Relevant to this assignment of error, the trial court found as aggravating factors that “12. The defendant committed the offense while on pretrial release on another charge,” and “20. The defendant was a fugitive from Florida.” The only evidence presented by the State to support these findings is the warrant. While this evidence is sufficient to establish one of these aggravating factors, the trial court erred in relying on the sameevidence to find two distinct aggravating factors. Id. We vacate defendant's sentence and remand to the trial court to strike one of the aggravating factors, either finding No. 12 that defendant committed the offense while on pretrial release or the finding under No. 20 that defendant was a fugitive from Florida. Defendant should be resentenced accordingly.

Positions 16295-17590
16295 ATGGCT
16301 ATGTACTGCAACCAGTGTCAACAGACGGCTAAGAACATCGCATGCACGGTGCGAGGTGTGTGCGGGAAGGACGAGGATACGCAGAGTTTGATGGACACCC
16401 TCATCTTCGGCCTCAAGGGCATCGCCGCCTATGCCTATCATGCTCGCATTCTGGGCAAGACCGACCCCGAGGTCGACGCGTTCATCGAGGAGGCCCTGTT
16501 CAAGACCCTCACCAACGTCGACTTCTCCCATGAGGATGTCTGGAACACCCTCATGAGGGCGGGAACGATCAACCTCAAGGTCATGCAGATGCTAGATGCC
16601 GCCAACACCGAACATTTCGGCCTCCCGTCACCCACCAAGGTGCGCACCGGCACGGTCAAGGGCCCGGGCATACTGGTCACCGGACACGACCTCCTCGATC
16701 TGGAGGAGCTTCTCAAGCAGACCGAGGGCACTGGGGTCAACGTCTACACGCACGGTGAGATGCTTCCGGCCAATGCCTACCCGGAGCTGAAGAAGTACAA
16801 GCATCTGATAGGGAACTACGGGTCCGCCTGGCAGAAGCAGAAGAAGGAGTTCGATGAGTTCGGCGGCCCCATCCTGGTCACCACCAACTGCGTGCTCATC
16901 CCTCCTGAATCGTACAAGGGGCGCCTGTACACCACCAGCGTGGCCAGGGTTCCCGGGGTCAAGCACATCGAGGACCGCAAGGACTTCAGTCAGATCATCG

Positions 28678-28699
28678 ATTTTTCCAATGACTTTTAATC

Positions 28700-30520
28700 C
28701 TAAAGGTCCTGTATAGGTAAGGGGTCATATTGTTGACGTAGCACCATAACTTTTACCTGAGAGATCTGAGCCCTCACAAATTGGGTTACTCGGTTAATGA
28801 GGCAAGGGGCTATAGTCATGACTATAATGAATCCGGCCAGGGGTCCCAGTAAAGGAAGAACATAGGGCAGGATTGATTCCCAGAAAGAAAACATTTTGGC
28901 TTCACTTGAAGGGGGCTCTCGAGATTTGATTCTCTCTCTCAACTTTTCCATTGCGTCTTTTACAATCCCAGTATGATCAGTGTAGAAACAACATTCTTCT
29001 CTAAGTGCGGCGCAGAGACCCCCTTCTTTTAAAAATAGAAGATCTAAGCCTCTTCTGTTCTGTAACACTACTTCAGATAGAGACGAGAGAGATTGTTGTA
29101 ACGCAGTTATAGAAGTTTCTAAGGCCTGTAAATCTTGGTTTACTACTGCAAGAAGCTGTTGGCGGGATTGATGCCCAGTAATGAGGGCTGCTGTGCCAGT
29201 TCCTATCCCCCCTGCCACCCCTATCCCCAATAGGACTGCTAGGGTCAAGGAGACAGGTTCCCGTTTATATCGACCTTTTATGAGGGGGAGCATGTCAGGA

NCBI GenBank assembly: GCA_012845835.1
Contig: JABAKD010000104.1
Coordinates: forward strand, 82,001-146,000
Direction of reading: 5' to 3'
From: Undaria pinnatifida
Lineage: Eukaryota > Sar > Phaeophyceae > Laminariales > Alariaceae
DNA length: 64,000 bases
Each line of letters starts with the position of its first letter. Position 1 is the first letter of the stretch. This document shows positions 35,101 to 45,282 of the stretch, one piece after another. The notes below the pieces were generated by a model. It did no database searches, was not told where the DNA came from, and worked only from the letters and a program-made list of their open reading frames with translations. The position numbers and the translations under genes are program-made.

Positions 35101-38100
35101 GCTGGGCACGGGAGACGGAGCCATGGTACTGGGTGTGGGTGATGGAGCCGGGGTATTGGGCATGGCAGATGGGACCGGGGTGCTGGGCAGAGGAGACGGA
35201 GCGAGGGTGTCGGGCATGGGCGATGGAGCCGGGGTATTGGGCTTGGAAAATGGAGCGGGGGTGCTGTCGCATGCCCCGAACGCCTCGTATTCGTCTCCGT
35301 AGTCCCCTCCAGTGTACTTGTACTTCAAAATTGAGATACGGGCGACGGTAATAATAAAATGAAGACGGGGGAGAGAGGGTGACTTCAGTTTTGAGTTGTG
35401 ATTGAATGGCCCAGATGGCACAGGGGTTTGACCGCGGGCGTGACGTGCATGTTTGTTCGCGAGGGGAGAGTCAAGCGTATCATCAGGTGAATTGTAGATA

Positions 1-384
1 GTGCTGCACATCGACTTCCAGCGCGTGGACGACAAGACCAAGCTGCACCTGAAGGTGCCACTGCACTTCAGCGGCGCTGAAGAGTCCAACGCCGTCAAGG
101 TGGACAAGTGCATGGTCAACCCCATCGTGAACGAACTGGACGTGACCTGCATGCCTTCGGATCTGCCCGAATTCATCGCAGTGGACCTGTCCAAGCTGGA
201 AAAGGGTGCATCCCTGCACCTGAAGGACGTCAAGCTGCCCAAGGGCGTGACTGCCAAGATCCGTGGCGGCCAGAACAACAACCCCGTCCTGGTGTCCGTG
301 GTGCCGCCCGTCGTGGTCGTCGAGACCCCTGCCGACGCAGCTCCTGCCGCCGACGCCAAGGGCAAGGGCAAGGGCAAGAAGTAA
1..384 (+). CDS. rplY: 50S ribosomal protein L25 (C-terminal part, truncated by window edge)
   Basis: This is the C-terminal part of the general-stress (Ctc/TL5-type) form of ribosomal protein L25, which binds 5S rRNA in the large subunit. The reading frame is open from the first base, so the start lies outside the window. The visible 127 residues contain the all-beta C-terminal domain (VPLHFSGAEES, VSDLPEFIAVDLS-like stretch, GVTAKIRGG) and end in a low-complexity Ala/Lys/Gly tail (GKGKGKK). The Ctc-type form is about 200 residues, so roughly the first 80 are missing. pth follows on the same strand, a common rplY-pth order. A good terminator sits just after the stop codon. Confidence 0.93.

VI. Conclusion
    The trial court did not err by instructing the jury on the lesser-included offenses to first-degree murder. Evidence was presented to show a lack of premeditation and deliberation, as well as legal provocation. The trial court erred by failing to voir dire Stewart before she made an in-court identification. This error was harmless considering the witness's testimony regarding identifying characteristics and the other evidence presented at trial. We find no prejudicial error at trial.
    The trial court erred in relying on the same evidence to find two different aggravating factors during sentencing. We vacate defendant's sentence and remand to the trial court for resentencing.
    No prejudicial error at trial. Remand for resentencing.
    Judges WYNN and MCGEE concur.